It’s National Doughnut Day again? The strange story of why we celebrate twice

Business

The first National Doughnut Day (in June) can be traced back to the 1938. But the origin of November’s National Doughnut Day aren’t as clear. (Getty Images)

(NEXSTAR) – No, you’re not experiencing déjà vu. It really is National Doughnut Day. Again.

National Doughnut Day, a holiday largely celebrated on the first Friday of June, is also observed in early November, usually the 5th or the 10th. But unlike its earlier counterpart, November’s observance is lesser known, lesser celebrated, and arguably lesser understood.

The first National Doughnut Day (in June) can be traced back to the year 1938, when the Salvation Army commemorated a group of volunteers who traveled overseas during WWI to provide support to the troops. These volunteers would also fry up doughnuts on the front lines, which is said to have helped popularize the treat among returning GIs, according to the Salvation Army.

In honor of these “Donut Lassies,” the Salvation Army hosted the first National Doughnut Day in Chicago in 1938.

The origins of November’s National Doughnut Day aren’t so well documented. John Bryan Hopkins, the founder of Foodimentary, once told Boston.com that he traced mentions of November’s observance back to the ‘30s, but didn’t know much about its origins. He believed, however, that it this “mini-holiday” was created by retailers to coincide with Veterans Day.

Another story, shared with the U.S. Naval Institute and posted to its official blog, also ties the holiday to America’s servicemen. Angie Williams, the wife of Orson Swindle, a U.S. Marine during the Vietnam War, claimed that her husband “invented” National Doughnut Day when he was a prisoner of war at the Sơn Tây prison camp in Hanoi.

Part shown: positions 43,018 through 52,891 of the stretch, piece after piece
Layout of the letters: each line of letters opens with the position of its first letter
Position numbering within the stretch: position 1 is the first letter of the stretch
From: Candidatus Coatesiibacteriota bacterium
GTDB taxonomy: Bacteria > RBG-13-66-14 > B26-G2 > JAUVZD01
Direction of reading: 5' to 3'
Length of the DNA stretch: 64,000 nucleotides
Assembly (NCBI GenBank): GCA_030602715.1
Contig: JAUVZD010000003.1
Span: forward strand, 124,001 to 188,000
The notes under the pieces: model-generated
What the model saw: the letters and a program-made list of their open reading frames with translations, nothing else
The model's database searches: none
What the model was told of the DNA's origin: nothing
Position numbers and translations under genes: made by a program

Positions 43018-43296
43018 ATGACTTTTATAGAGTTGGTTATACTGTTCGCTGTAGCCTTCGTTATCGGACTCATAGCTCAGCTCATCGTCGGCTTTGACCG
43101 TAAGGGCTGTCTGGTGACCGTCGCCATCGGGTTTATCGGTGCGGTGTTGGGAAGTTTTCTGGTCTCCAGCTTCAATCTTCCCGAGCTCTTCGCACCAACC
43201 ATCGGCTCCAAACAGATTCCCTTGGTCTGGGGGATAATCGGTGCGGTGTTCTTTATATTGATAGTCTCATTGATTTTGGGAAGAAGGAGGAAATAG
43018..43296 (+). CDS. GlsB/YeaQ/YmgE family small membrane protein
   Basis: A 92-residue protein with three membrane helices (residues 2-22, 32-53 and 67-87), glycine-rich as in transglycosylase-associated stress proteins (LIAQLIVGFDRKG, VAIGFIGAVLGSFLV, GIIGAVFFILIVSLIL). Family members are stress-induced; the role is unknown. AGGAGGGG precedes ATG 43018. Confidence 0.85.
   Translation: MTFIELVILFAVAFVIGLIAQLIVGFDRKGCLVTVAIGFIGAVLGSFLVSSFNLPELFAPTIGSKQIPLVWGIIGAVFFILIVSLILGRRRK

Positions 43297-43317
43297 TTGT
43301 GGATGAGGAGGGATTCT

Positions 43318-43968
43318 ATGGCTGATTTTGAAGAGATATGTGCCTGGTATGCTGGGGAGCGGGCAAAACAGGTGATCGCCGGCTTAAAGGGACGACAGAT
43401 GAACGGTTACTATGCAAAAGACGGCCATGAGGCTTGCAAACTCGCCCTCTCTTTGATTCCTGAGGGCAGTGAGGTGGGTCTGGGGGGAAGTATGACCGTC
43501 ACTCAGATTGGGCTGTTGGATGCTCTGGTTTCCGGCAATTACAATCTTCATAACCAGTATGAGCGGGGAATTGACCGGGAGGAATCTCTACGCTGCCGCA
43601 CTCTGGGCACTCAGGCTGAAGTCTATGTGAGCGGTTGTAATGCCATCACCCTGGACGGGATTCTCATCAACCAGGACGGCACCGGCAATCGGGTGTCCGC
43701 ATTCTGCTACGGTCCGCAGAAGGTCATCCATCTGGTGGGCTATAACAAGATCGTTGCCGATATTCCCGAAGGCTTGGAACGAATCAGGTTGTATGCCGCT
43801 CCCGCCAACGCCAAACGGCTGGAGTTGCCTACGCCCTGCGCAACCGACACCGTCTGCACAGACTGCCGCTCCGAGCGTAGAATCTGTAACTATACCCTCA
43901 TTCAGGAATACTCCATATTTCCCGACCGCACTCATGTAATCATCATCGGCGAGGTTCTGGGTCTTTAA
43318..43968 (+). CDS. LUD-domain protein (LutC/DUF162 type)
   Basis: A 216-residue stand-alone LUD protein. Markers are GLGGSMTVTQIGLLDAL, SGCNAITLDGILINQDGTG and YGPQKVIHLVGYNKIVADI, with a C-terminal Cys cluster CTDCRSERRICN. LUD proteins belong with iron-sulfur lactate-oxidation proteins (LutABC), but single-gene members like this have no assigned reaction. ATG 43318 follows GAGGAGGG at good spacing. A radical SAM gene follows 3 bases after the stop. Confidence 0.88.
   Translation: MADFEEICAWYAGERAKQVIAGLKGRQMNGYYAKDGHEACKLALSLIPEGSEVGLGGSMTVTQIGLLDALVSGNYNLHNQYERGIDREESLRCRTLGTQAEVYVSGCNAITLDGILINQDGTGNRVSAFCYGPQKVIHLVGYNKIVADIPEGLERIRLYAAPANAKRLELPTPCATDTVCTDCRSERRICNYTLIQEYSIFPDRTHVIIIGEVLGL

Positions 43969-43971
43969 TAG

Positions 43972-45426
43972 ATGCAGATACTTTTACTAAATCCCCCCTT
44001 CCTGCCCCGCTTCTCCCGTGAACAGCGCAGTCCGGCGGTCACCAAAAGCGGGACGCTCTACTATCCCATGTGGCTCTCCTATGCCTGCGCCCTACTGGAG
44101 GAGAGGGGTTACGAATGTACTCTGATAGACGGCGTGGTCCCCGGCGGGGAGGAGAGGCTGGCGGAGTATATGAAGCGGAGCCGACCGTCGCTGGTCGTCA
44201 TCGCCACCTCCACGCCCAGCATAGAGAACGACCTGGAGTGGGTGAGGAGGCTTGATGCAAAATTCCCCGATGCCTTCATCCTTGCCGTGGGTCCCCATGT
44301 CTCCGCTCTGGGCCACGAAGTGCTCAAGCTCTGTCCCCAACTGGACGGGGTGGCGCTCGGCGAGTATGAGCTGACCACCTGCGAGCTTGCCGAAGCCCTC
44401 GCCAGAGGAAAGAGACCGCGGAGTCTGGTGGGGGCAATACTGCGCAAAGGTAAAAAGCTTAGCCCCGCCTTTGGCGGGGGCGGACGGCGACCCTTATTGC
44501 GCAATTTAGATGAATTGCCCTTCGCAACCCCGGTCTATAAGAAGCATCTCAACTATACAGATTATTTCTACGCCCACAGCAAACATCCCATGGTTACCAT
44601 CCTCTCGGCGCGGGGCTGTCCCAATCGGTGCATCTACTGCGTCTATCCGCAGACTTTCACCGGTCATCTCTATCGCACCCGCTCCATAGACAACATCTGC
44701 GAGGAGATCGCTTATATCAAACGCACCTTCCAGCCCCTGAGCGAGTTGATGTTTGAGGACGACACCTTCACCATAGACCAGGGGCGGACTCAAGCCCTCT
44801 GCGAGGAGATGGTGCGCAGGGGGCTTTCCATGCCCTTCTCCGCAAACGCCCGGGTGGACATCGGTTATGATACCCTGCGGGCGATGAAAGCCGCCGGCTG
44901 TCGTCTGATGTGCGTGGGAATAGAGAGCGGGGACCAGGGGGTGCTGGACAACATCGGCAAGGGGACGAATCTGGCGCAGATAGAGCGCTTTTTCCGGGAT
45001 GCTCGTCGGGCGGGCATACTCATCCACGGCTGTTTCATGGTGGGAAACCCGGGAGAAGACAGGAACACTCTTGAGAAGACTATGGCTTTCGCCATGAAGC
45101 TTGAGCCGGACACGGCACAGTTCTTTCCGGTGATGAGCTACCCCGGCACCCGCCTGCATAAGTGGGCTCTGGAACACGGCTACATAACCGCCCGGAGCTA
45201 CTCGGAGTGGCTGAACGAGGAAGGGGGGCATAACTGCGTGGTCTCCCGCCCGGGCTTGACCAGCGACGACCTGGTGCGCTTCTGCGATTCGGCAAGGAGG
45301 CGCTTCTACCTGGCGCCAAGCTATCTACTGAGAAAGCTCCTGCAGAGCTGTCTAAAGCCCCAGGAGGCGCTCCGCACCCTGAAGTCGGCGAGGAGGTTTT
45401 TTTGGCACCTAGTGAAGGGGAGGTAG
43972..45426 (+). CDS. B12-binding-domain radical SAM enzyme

Williams claims that in September of 1969, Swindle was told during an interrogation that the U.S. wasn’t old enough to have any notable holidays of its own. Swindle “pretended to take umbrage,” she said, and falsely claimed that National Doughnut Day — which he said was celebrated on Nov. 10 — was one of the biggest for Americans.

When asked how it was celebrated, Swindle allegedly said people dressed in costumes, attended festivals and, of course, ate doughnuts. He did this, according to Williams, in the hopes that he and his fellow POWs would be treated to a sticky-bun-like treat that the camp’s captors rarely served.

“A few weeks went by, and to everyone’s great surprise, on November 10 the prisoners at Son Tay prison — known for being one of the worst —and also for the failed rescue attempt — were served sticky buns and — Orson was the hero of the day!” his wife claimed.

In her letter, Williams however admits that her husband never revealed any of this to her, but rather that a fellow POW recounted his story to a newspaper.

In any case, National Doughnut Day is indeed so nice that it’s celebrated twice — and it’s not just a sweet case of doughnut-déjà vu.

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